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I Need Help And Am At The End Of My Rope

Question:

After having had several surgeries, I have become addicted to Lortab. I have had 8 years of college, come from a great family, and no one knows about the problem except my immediate family. I recently told them about the problem and admitted myself to a 2-week rehab program where I was able to detox and receive counseling. My family has been very supportive, but they expect me to be “well” now.

Disgustingly, I have started to use again. I can’t believe it myself. I can’t let my family know. I want to “nip it in the bud” now. I have been able to keep this a secret from work. I am a teacher, and need help without it interfering with this. I was told there is an outpatient program in Pensacola, FL where I can receive detox meds and detox on my own. Is this true? Please help me….I don’t know where else to turn, and I am becoming dangerously depressed. Thank you, Lucy

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Answer:

Lortab is really Vicodin, one of the most addictive pain relievers on the market. That does not mean that the drug is evil or bad. Also, that does not mean that You are evil or bad. Your problem is one experienced by countless numbers of people who inadvertently become addicted to pain relievers originally prescribed for the relief of post surgical pain.

Clearly, you are very ashamed of yourself for this addiction. That speaks well of you and your intentions. Addiction is something you fell into and nothing more. It is important that you look past your feelings of shame and into getting yourself some serious help.

I am not implying that you have not gotten serious help. It is terrific that you entered a drug rehab program. However, as happens more often than not, you suffered a relapse because, unbeknownst to you, your neurons or brain cells were yelling at you, “We want more, get us more.”

No, in my opinion, you should NOT attempt to detox on your own or with some unknown drug. Withdrawal from this drug is very serious business and you would be setting yourself up for more misery and self blame if you attempted this alone.

My first suggestion is that you speak to your physician about the addiction to the drug. More likely than not, he may be able to help you end your addiction.

My second suggestion is that you either speak to that same doctor or speak to a psychiatrist about being prescribed one of the new drugs that helps block the craving for this type of substance. I am NOT speaking about methadone, another addictive drug, but about drugs such as Naltraxone, and others, that block the craving in those neurons. By the way, the psychiatrist will be able to help you with your depression.

My third suggestion is that you begin attending Alcoholics Anonymous or Narcotics Anonymous. Those meetings can be helpful. I am not suggesting that you believe all that they will tell you but that you use them as a fellowship who can help you feel less alone with this.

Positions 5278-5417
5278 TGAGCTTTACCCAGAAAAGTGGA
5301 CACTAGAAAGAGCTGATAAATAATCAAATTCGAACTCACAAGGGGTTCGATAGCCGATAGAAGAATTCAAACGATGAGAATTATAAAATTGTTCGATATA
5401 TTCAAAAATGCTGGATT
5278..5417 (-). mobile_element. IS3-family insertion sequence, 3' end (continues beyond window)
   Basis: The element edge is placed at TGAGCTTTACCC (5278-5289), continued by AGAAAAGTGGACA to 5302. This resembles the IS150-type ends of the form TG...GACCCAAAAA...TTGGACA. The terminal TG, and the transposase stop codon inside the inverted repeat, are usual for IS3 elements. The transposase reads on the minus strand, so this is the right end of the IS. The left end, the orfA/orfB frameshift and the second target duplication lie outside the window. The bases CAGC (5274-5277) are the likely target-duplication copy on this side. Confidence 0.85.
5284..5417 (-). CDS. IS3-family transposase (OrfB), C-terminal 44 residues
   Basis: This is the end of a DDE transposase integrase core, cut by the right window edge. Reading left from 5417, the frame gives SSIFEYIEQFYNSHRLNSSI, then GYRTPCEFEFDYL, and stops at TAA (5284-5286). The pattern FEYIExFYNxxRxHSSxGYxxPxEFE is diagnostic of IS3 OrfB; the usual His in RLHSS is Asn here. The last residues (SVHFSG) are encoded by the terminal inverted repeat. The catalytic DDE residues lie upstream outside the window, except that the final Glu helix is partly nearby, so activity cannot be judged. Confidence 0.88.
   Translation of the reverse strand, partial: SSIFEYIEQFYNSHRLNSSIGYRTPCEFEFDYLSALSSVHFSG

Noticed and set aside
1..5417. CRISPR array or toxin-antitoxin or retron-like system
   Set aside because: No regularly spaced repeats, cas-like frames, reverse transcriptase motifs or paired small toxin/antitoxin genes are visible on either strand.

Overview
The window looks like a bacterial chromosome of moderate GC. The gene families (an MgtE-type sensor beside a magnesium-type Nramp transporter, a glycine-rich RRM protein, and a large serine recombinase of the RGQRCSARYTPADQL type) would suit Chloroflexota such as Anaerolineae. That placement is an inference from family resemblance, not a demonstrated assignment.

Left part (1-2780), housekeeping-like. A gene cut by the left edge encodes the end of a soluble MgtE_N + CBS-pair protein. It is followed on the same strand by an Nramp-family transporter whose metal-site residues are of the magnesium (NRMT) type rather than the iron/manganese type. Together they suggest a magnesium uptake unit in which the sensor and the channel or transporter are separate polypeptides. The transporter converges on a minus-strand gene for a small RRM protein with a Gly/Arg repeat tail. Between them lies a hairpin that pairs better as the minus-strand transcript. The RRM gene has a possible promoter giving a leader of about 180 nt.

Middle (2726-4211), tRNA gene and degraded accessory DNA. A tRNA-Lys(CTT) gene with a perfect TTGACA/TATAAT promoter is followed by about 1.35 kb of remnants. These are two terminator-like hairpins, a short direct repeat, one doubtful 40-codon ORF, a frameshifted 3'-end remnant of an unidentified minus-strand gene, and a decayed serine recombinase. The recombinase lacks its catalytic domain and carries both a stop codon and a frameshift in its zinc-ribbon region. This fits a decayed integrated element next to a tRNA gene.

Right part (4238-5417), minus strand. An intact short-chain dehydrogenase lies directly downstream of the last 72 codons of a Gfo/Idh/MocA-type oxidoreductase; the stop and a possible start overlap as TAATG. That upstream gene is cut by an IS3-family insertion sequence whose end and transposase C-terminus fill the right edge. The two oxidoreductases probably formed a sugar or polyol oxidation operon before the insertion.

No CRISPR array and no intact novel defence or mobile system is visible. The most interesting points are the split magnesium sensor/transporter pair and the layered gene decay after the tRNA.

By the way, your depression, besides being caused by your guilt, is also caused by the Vicodin.

Best of Luck and Have Lots and Lots of Courage. People can and do recover from this.

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Comments
  • Catmom

    Hi Allan-

    The drug you refer to is "naltrexone" and it does not block craving but blocks the narcotic high from drugs such a hydrocodone (the active ingredient in Vicodin and Lortab, among others). There are other drugs available to help with the withdrawal & craving.

    The original poster should seek help from a physician specializing in addiction treatment. I understand her desire to hide her addiction, but it will just add to the problem if she doesn't seek outside help.

    Catmom

  • jc

    Lucy....your family supported you through your last detox, I'm guessing they would want to support you through this one as well. If you're seeking help, seems to me that's the first place to start. Good luck.

  • Mona Lisa

    Lucy, as someone who has overcame an addiction 12 years ago, I fully understand your frustration over still being addicted while your family expects you to be fully healed after your two-week treatment. I urge you, though, not to continue to hide your addiction from your family. Relapse is a common, though not inevitable, part of recovery, and your family simply needs to be educated about this. Your continuing to "live a lie" will not help either them or you.

    I will also speak to Dr. Schwartz's suggestion that you attend AA or NA. I agree that you should give NA a try (probably not AA in my experience you will not be welcomed there if your sole problem is prescription drugs). If, however, you do not like what you find in NA, please know that 12 step groups such as AA or NA are not the only peer support groups available. SMART Recovery, to which I belong, has over 500 weekly meetings around the world as well as 16 online meetings, and a wealth of materials, online forums, and other resources on our website. SMART Recovery does not believe that addiction is an incurable disease or insist that members label themselves as "alcoholics" or "addicts", and our program is based on evidence-based approaches geared toward helping people find the motivation to change, recognize and deal with urges (there are many ways to deal with them besides using!) and learn healthy ways of thinking and approaching life. Even if you like AA, give us a look. Many of our members utilize our program together with AA. Here's a link to our website: http://www.smartrecovery.org/

    Best of luck, and remember: you can do this!

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